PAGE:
Albuquerque Business First had an interesting quote from Sherman McCorkle earlier this week. Back in January, the chairman and CEO of the Sandia Science & Technology Park Development Corporation observed that “for many legislators, more than half of their campaign funding comes from unions. So they’re not going to vote for right-to-work unless each of us … talks to their legislator and reaffirms that something like a third of Fortune 500 companies in America will not even look at New Mexico unless it’s right-to-work.”
McCorkle’s statement was gutsy, but it’s accurate only to a point. Campaign cash is nowhere near the determining factor that Common Cause and its allies claim. (Ask Jeb Bush.) In New Mexico and elsewhere, unions use their forced dues in far more politically effective ways, including newsletters, lawn signs, phone banks, precinct work, voter-registration drives, and get-out-the vote efforts.
That kind of electoral muscle contributes heavily to unsustainable spending and higher taxes. For example, in a 2014 analysis, the National Institute for Labor Relations Research found that of “the nine states with the most debt relative to personal income, eight (Alaska, Connecticut, Hawaii, Illinois, New Mexico, Ohio and Oregon) lack Right to Work laws. Mississippi is the only Right to Work state among the nine most indebted. In stark contrast, of the 11 states with the lowest percentage debt-to-income burdens, 10 (Arizona, Florida, Georgia, Idaho, Iowa, Nebraska, North Dakota, South Dakota, Tennessee and Virginia) have Right to Work laws on the books.”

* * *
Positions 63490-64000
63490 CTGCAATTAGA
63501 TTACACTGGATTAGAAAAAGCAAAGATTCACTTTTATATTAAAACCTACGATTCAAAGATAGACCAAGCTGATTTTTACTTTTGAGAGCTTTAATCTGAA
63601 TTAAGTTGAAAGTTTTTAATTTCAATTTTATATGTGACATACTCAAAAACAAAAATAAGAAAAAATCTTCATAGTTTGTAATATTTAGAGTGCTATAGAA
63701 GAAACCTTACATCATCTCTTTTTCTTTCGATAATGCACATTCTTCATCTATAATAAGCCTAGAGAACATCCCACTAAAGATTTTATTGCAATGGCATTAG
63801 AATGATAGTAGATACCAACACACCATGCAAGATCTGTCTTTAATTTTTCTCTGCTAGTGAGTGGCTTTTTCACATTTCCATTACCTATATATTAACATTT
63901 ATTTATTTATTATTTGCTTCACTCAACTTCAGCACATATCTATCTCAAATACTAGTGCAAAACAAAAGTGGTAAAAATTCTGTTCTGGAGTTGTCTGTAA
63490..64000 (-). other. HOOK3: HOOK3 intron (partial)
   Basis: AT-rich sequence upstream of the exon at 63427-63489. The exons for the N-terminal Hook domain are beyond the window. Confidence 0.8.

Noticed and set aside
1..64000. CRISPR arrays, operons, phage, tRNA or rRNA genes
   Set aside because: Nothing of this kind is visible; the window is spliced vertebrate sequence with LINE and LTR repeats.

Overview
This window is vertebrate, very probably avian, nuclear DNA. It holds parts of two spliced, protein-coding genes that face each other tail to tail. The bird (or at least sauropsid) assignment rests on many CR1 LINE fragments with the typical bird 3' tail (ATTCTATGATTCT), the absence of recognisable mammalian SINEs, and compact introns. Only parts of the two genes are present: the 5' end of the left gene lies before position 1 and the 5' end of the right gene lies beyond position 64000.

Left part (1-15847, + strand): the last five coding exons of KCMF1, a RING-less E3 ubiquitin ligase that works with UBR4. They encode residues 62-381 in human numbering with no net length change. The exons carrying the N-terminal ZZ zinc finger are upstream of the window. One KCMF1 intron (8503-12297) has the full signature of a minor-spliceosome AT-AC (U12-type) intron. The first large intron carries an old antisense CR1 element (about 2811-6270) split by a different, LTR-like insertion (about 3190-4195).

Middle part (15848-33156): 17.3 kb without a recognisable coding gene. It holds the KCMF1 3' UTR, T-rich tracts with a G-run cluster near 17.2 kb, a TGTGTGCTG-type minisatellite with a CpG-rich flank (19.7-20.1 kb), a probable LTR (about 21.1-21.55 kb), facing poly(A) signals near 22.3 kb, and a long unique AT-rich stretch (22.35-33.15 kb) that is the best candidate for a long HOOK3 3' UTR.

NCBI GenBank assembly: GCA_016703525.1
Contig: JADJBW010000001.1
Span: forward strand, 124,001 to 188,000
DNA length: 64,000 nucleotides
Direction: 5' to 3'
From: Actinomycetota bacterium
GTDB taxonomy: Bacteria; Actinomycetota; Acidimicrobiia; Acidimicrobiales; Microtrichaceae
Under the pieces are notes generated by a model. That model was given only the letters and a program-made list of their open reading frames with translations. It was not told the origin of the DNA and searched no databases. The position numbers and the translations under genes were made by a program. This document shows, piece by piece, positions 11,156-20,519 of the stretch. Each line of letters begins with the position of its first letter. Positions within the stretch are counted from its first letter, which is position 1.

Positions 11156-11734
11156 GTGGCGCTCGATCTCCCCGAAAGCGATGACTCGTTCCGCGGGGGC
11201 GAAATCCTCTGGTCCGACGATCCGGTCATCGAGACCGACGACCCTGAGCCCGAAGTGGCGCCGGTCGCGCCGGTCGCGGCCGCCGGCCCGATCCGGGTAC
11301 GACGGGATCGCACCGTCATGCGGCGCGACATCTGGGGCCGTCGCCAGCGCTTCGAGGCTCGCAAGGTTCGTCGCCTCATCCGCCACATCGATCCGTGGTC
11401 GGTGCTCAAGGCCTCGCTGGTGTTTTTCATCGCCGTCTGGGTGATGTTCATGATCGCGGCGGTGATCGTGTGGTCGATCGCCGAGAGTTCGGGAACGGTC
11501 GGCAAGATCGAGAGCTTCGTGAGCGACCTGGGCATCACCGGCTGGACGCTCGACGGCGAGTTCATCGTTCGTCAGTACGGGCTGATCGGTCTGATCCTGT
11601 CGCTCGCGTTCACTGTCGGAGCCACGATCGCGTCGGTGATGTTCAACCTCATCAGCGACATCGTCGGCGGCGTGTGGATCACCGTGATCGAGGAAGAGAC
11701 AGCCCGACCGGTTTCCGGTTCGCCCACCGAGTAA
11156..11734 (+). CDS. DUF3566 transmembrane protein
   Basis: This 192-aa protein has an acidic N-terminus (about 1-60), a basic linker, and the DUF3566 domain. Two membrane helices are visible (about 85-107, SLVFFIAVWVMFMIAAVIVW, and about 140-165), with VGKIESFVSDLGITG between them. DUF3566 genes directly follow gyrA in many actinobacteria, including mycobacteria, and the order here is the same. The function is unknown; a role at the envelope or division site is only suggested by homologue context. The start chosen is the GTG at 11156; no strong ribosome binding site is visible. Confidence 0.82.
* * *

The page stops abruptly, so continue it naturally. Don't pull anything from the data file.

So while a RTW law is a key tool to attract businesses, investors, and entrepreneurs, it’s also a means to de-fund a coercive political apparatus that hurts New Mexico’s competitiveness through relentless advocacy for bigger government.